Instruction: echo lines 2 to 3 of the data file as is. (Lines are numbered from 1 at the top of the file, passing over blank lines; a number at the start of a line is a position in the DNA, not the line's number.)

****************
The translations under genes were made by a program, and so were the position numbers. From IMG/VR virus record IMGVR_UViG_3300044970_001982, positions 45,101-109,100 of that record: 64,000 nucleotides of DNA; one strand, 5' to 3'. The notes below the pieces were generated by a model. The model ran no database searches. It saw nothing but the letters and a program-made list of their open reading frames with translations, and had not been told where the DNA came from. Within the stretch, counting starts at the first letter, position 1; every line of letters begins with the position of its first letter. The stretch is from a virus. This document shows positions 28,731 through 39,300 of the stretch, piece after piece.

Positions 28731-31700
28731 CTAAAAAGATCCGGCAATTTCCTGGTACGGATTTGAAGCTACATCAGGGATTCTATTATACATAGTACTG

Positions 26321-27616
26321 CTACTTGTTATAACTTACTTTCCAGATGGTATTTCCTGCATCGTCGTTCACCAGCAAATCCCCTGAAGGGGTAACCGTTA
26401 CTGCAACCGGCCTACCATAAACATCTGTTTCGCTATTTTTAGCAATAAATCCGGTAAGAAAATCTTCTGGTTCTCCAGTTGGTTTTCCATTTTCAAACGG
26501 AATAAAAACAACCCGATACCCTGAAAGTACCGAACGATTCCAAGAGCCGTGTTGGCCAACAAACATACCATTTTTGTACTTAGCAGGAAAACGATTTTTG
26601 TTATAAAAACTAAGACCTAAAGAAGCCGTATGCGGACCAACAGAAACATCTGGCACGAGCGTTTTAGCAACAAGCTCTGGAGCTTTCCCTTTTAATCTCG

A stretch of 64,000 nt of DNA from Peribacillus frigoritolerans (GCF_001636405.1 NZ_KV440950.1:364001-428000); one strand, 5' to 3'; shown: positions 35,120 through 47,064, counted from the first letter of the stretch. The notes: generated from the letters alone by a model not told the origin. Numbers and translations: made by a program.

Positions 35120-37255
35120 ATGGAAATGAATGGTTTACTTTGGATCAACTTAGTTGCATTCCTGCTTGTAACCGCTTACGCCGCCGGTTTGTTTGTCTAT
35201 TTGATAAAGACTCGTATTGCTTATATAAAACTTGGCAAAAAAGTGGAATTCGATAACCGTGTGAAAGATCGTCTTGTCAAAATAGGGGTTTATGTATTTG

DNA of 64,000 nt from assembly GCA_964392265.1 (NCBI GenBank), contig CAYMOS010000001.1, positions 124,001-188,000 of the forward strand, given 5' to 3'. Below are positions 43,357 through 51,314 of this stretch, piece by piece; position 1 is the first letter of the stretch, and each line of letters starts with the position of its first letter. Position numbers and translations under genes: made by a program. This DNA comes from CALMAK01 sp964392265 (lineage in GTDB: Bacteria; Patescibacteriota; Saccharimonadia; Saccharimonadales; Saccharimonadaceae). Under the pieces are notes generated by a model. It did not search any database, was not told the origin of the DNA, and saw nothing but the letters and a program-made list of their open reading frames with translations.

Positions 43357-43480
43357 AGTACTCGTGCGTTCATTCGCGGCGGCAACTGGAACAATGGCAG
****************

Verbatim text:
Positions 28731-31700
28731 CTAAAAAGATCCGGCAATTTCCTGGTACGGATTTGAAGCTACATCAGGGATTCTATTATACATAGTACTG